Sacs de Douche à Québec: Part 1By Brooke Geery • Sep 1st, 2008 • Category: Features, Random
I am not a real photographer; I think I should start by saying that. Yes, I take photos, and sometimes they even come out well, but when people ask me what I do, photography is usually somewhere near the bottom of the list. Yet somehow, I found myself up to my neck in snow in Québec last winter as the official photographer on a snowboard video shoot. Well…let me classify “official”: I was the only photographer, and I was invited for that purpose.
So how, you might ask, did I end up in this predicament? It all started at Killington. I was there for the Grand Prix (mainly as an excuse to visit my family and write it off my taxes), and ran into Josh Sherman. I’d met Josh a couple of times, and he seemed nice enough, but I hadn’t been following his career closely enough to know anything about his riding. Anyway, at the event, I was shooting photos, so Josh must have assumed I was pro. The day before I was supposed to leave to head back to the West Coast, I got this e-mail:
Hey, I’m sure your busy shooting the Open but figured I’d ask you if you’d like to join myself and Mike Casanova while we film rails or urban stuff up in Montreal, Canada. We will be doing this for the next week. Lodging paid, you’d just have to drive up the 2.5 hours. Let me know if you want to shoot or can’t asap so I can figure it out….I like your photos though and this could be a really good trip.
Immediately, the wheels started turning. Yeah, I wasn’t a real photographer, and my flight was the next day, but this could be really cool—maybe I could make some money. I’d just have to drive up there—simple, really. I mean, hey, this could be my big break into snowboard photography, or something…
So, I called the airline and changed my ticket. Having never been on a rail trip before, I didn’t know what to expect, and I almost didn’t pack all my snowboard gear. Luckily I thought better of that, since Québec, where we would end up, had more snow than I’ve ever seen on the East Coast. It would have sucked to shoot in jeans…not that it didn’t suck to shoot, anyway.
I got to the Burlington airport at our allotted meeting time, and sat there waiting for the guys to come pick me up. After what seemed like a few hours, I finally took a cab to meet them, as it turned out they’d decided to go to a sit-down meal before they picked me up. Awesome…and there goes $18. At the restaurant, I met the crew. Two filmers, (both named Justin), Josh, and Mike Casanova. They said we were picking up one more—a Euro—at the airport in Montréal.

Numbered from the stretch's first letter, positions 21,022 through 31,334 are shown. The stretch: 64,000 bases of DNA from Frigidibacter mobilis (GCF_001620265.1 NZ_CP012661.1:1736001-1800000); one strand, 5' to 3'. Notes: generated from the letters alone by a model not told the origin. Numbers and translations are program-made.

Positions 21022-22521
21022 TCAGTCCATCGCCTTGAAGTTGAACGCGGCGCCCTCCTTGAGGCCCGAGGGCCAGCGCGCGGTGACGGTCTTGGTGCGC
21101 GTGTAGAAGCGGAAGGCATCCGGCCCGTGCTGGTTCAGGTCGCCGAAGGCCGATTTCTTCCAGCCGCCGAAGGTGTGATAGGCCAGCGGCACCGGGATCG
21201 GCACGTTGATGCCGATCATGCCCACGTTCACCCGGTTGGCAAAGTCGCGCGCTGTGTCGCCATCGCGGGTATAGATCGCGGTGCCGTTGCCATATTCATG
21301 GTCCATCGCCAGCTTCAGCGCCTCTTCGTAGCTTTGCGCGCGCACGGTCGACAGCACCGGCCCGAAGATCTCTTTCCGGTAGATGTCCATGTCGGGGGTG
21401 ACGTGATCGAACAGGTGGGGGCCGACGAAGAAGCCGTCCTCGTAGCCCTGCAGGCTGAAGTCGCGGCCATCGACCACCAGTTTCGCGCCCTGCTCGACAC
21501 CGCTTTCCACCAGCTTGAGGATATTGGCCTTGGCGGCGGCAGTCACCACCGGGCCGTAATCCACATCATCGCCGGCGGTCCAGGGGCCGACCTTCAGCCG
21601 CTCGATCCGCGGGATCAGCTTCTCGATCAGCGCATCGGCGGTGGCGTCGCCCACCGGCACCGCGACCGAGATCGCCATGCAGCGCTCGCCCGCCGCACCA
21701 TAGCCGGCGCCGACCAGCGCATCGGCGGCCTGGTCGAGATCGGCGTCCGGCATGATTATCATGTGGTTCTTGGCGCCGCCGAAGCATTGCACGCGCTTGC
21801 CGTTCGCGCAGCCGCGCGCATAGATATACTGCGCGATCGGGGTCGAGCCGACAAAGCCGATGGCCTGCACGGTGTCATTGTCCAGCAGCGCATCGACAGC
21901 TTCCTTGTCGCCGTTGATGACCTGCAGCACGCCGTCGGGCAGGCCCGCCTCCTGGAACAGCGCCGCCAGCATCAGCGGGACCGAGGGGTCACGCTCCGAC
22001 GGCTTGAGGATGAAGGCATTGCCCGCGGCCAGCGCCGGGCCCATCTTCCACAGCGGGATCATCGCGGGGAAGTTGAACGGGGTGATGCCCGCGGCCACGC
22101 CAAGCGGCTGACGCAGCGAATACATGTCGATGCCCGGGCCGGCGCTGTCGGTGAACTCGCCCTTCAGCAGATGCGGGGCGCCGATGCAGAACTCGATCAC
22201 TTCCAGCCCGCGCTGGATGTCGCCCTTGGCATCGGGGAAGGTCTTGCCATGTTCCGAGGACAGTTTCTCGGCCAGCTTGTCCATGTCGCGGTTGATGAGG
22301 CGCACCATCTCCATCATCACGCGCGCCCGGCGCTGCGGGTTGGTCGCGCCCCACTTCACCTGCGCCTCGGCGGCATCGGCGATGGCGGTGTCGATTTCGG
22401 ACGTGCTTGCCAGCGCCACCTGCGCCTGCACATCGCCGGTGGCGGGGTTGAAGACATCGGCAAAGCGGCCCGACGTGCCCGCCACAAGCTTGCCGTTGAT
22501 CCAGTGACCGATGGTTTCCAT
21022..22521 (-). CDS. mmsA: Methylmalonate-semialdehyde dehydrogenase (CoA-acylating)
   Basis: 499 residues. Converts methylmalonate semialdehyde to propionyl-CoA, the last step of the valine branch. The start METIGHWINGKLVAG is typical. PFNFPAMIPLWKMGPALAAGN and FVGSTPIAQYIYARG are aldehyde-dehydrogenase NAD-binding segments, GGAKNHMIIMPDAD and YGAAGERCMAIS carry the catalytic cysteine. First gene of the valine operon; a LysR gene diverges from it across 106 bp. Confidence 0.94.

The meal was awkward, since they’d already finished eating by the time I got there, and they were stressing because apparently they hadn’t checked out of their hotel yet (right next to the airport, mind you) and wanted to make sure they weren’t charged for an extra day. At this point I was still trying to be cool, so I ate quickly and we hurried back.
We dropped one of the Justins off at the hotel to check out and babysit the luggage while we went back to the airport to pick up a rental van. This went okay, and soon we were back at the Burlington Holiday Inn loading everything up. I don’t remember exactly how it happened, but the keys got locked in the car. No, wait; I do remember—one of the Justins left them in there. When I got out to go into the hotel, leaving the van with all our gear alone outside, I locked it. Of course, the rental car place had no spare key for this particular vehicle, and no one bothered to offer up an AAA card until it was too late. Still trying to be cool, I called a locksmith and paid to have the car opened. Another $45, and no one offered to chip in.
Once we were finally on the way to Canada (after one more stop at the hippie store so Justin could get some nuts and berries), the stressing about the border began. As I have crossed the Canadian border a lot, I never worry. You just answer their questions, don’t be stupid, and they let you go—they want you in their country spending money. I offered to drive when we crossed the border, and everyone seemed okay with it. Once that was decided, the ride was again awkward. Casanova sulked in the back. Josh talked a lot. And oh yeah—and we only had two CDs: The Fugees and Eric Clapton. (Eventually Nova would buy a Thrice CD, but we never got an iPod connector or any other modern convenience.) And we weren’t even to Canada yet.
Stay tuned to YoBeat for Part 2 of the trip. Will we be strip searched at the border? Will will ever go snowboarding? Will I get the shot? All your questions will be answered next Monday.
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